Estremoz Castle              

Estremoz, Portugal                
Like much of the rest of Portugal, Estremoz spent time under the control of Rome, the Visigoths and the Moors. Gerald the Fearless (died 1173) reclaimed Estremoz for Portugal in the 12th century, the Moors yanked it back, then King Sancho II (1209-1248), who was known primarily for wearing a cape, took it back for good in the mid-13th century.

The high ground overlooking Estrevoz presented itself to all observers as an excellent place from which to oversee and if necessary enslave its surrounding area. Fortifications of various sizes have existed on the mountain since Roman times. King Dinis (1261-1325) rebuilt the castle at Estremoz as a royal palace for his wife, Elizabeth of Aragon (1271-1336), where she died of the black plague. A chapel was built at the castle in her honor in 1625, when she was canonized for being such a cool lady.

In 1384, Nuno Alvares Pereira (1361-1431) used Estremoz Castle as his headquarters as he defended the region from the forces of Castile during the 13831385 Crisis, a period of civil war in Portugal. Pereira led his troops to victory at the Battle of Atoleiros (April 6 1384), effectively employing the infantry square for the first time in combat against the Castilian cavalry...the first time in the somewhat modern era, that is.

Estremoz was known far and wide for its fine marble, which over the centuries has been exported to India, Africa and Asia. Estremoz marble used by the Romans to build the Circus Maximus of Emerita Augusta in Spain, as well as a number of other well-known structures I've never heard of. The castle's central keep, reaching nearly 30 meters high, is built entirely of local marble. Portugal is second only to Italy in the export of marble, and 85% of Portugal's marble comes from the Estremoz region.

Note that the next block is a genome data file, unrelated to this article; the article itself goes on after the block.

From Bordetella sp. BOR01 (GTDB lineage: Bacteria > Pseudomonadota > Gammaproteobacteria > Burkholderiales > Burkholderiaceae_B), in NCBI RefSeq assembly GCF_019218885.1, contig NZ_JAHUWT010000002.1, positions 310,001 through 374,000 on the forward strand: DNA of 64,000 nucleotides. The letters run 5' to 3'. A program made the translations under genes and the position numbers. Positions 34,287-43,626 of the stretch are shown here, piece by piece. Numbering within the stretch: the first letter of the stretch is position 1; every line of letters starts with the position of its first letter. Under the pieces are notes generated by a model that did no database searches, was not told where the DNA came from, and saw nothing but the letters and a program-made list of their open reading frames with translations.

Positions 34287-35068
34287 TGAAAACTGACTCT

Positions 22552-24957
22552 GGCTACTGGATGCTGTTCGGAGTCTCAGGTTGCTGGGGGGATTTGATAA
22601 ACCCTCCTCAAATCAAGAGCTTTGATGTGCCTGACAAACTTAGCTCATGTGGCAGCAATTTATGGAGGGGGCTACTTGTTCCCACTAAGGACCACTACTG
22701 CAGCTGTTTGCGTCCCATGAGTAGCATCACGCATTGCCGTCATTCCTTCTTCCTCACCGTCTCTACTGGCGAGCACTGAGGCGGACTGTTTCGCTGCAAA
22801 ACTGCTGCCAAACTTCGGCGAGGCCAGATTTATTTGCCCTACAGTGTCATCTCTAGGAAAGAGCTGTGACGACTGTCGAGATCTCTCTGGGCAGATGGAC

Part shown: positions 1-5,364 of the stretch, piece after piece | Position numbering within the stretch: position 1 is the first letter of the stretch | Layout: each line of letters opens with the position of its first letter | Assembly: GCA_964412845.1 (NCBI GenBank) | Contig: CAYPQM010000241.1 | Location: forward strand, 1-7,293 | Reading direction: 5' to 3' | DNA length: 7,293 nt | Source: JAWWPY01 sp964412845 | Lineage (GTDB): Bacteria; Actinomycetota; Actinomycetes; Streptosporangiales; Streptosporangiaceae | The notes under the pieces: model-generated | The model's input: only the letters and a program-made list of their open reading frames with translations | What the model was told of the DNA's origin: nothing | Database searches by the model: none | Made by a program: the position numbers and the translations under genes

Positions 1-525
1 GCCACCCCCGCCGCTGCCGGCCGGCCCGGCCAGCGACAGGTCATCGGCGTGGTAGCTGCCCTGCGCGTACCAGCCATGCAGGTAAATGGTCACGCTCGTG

Forces based at Estremoz Castle took part in the Battles of Ameixial (1663) and Montes Claros (1665) during the Portuguese Restoration War (1640-1668), again against those pesky Castilians. An unintentional gunpowder explosion did a great deal of damage to the castle in 1689.

In the 1980's the town set about reconstructing the castle, which had been allowed to crumble a bit. Today Estremoz Castle offers accomodation and dining...and I'll bet there's plenty of marble on hand at all times!

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Estremoz Castle?
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Thanks to Google Maps for the image!